Mardi Gras - Basketball

Cluster distribution of crowd noise for basketball and Mardi Gras data. https://doi.org/10.1121/2.0001327

Mardi Gras - Virtual

Left: watching Mardi Gras on a TV set; right: being literally “inside” Mardi Gras, in a virtual acoustic environment. Original photo of marching band by Prayitno, used under the Creative Commons license with attribution (CC BY 2.0). https://doi.org/10.1121/AT.2020.16.1.46

Excitingly, ASA is set to return to the vibrant city of New Orleans for the 188th Meeting, jointly held with the International Congress on Acoustics from May 19-23, 2025. Having last convened in the city in 2017, the conference yielded a treasure trove of proceedings papers spanning a myriad of acoustics topics. For those captivated by the fusion of sound and science, immerse yourself in the 174th ASA Meeting proceedings here: https://pubs.aip.org/asa/poma/issue/31/1, or check out the Lay Language Papers (LLP) here: https://acoustics.org/lay-language-papers/new-orleans-louisiana/. We hope to see and hear you back in New Orleans in 2025!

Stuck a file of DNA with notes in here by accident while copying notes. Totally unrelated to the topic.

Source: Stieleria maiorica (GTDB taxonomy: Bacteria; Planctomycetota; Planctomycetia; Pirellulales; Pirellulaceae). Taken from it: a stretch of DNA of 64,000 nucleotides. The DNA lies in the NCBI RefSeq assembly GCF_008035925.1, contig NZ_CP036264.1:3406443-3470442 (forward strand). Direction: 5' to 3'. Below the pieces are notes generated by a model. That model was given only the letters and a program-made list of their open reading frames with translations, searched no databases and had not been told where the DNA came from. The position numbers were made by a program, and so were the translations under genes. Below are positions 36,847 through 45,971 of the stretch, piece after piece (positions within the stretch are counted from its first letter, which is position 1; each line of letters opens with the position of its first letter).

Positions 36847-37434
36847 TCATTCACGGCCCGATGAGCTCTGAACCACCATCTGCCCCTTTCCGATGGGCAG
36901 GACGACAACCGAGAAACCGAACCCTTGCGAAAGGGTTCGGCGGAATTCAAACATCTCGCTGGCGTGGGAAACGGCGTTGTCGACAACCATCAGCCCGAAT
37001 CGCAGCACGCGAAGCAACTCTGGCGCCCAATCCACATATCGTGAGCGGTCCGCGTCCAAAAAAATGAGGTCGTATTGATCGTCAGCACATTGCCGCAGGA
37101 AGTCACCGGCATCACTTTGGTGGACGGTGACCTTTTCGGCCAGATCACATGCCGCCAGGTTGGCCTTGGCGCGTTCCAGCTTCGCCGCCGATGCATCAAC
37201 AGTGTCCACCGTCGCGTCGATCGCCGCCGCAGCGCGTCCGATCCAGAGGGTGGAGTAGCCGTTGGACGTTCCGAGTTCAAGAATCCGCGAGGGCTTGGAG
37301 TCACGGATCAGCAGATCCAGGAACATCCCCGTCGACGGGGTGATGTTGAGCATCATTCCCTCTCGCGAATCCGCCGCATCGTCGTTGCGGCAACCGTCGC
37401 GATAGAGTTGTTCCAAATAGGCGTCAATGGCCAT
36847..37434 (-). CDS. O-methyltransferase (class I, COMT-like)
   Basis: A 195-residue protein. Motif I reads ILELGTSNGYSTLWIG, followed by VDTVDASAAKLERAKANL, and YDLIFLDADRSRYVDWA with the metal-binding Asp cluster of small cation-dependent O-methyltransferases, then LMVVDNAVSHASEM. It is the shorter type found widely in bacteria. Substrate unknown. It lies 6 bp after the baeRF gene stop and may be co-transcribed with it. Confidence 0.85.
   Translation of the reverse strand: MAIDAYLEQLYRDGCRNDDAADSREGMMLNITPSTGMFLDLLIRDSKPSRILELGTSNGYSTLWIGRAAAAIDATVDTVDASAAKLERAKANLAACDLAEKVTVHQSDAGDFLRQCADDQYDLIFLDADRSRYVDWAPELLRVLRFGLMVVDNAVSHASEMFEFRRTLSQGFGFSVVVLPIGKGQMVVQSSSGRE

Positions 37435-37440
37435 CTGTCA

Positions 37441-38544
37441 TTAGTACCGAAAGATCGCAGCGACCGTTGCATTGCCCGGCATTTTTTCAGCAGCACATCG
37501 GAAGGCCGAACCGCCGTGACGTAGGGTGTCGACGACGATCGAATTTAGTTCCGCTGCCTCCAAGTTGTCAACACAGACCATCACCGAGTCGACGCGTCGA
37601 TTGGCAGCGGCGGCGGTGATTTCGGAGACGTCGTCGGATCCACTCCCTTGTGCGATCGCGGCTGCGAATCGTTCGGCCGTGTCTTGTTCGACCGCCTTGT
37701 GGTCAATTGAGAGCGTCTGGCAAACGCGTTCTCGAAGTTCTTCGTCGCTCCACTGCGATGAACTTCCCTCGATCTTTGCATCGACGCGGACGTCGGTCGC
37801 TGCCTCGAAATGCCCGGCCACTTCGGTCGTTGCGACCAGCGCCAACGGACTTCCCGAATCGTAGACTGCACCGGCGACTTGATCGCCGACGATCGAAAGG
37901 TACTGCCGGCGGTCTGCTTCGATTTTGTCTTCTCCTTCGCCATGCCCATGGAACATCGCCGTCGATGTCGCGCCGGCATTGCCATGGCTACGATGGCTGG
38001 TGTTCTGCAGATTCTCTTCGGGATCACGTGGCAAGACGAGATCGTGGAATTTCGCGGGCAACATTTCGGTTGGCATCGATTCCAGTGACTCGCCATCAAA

Mardi Gras - NOLA Meeting

174th ASA Meeting held in New Orleans in 2017

Popular Social Media Posts – January

The first month of 2024 has flown by, which means it’s time to review January’s most popular social media posts. The following posts got people to like, share, and perhaps most importantly, read the published research!

On the ASA Facebook page, a JASA Express Letter post featuring “Sound power of NASA’s lunar rockets: Space Launch System versus Saturn V” had really good engagement. You can visit the post first or read the article at https://doi.org/10.1121/10.0022538.

Facebook-January Social MediaFacebook

Next, a Proceedings of Meetings on Acoustics (POMA) paper presented at the most recent ASA Meeting did well on Twitter (X). See the original tweet or read the paper at: https://doi.org/10.1121/2.0001812.